One Teachers Journey Testing Out Ken O’Connor’s A Repair Kit for Grading: 15 Fixes for Broken Grades — Fix 13

Fix 13:  Don’t use information from formative assessments and practice to determine grades; use only summative evidence.

I think I have mentioned this before, but I promise I am not looking ahead; I just mentioned this yesterday! If it was me learning something new I would only want summative evidence to determine my grade.  If I had my 6 month performance evaluation at work scheduled (hypothetical) I would want to practice a specific set of skills, and have my final mark only based on the end of my learning journey. I think a student learning an introduction to Biology or Chemistry at their grade-specific level should be no different.  Why would you want your mark to be an average of all your mixed results throughout?

The students, however, seem to think differently; maybe it is an age thing? My own daughter is in kindergarten.  She would never have a final test on writing her name at the end of June.  Her grade is based on evidence of an ongoing evolution of her skills. Do primary students have their reporting based entirely on Formative assessment? Then by Grade 11 and 12 students have their grade based mainly on Summative assessment?  Upper intermediate and junior high school seem to be bridging the gap, from what I have seen. So how do I make it clear to a 14 or 15 year old that giving a final grade based on formative checkpoints in the middle isn’t really fair to them?

Here is how I have orchestrated the conversation, to get my students to “buy into” having a mark based mostly on Summative assessment.  Most of my kids are starting to drive when I teach them. To get your driver’s license in BC you have to go through the following steps:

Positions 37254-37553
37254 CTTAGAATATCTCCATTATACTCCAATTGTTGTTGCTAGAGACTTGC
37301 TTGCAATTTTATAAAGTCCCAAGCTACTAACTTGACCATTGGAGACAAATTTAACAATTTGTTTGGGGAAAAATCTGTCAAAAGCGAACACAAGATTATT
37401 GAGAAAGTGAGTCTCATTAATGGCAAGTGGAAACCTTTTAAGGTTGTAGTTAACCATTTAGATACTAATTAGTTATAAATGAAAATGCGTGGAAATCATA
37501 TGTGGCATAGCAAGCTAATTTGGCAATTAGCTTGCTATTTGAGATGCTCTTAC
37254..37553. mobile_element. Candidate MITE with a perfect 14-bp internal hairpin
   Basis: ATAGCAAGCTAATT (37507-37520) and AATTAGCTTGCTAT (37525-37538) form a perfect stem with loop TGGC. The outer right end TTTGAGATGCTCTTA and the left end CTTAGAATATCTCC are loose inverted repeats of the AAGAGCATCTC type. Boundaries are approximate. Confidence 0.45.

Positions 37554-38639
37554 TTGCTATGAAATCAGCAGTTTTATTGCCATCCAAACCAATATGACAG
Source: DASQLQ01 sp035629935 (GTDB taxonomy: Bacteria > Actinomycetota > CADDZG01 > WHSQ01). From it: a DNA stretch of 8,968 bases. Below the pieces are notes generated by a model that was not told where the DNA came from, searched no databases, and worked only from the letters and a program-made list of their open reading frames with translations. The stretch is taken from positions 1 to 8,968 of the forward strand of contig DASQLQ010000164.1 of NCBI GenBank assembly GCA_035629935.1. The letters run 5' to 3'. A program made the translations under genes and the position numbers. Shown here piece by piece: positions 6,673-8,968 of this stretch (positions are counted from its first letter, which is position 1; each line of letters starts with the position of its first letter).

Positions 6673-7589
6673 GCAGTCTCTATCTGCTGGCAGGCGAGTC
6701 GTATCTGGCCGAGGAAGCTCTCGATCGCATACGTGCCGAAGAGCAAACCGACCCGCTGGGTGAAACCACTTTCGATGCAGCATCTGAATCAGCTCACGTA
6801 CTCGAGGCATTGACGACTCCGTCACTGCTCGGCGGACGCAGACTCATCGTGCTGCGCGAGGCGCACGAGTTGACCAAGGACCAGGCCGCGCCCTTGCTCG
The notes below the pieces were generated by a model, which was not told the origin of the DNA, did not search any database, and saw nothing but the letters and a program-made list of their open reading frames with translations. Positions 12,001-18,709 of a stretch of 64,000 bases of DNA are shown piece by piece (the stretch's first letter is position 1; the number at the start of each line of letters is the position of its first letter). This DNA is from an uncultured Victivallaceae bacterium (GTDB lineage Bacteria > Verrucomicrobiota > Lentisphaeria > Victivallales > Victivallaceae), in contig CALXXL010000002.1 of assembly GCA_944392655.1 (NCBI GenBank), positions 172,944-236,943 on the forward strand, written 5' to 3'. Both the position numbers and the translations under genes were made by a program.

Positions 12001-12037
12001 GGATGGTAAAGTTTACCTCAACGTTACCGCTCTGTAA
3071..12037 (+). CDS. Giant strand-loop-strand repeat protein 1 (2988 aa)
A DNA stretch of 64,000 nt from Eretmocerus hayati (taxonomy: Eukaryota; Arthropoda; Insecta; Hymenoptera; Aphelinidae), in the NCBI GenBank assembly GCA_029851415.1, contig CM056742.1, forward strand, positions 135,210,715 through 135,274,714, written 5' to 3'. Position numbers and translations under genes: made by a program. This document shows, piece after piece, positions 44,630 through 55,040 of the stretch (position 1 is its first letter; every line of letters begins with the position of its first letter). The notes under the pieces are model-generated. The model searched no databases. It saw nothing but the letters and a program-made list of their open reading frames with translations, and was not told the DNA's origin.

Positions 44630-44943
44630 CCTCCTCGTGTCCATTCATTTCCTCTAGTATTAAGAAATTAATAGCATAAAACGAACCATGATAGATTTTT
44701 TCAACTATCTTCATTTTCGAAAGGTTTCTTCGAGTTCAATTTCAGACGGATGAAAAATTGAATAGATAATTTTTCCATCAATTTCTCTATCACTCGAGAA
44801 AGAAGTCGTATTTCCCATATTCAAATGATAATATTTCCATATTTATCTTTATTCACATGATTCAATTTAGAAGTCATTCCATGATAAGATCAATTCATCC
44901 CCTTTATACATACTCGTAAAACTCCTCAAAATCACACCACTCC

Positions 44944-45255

1. Get 80% or higher on your written L test
  2. Practice driving with your L for 12 months with supervision
  3. Pass a practical driving test to get your N
  4. Drive safely for 2 years and pass your class 5 road test

Students see the safety implication with this analogy, and agree that they wouldn’t want the ability to drive to be based on all of their early attempts “weighing down the average”.  So back to the skills and knowledge being measured in a science class. I think the biggest psychological obstacle with basing the students mark entirely on summative assessment is what the students picture a test is; maybe it is a “test” thing?  Fifty or more multiple choice questions, no talking, no phone, no binder.  This environment is proven to cause anxiety for many, adults and children included.  And is it really an accurate reflection of learning? Maybe for some students, but certainly not for all.  

I really like the direction education is moving, whereby summative assessment is a conversation or a presentation of learning in a means of your choosing.  Summative assessment can be include self-assessment, because let’s face it, students are much harder critics than we are. When was the last time you studied for a written or multiple choice test as an adult? Our “tests” are based mainly on observations and conversations, and sure may be a score at the end, but it is a much more authentic experience of where we are at in a given context.  Think job interview or checking in on your quarterly sales goals. Don’t our students deserve the same time and respect?

 

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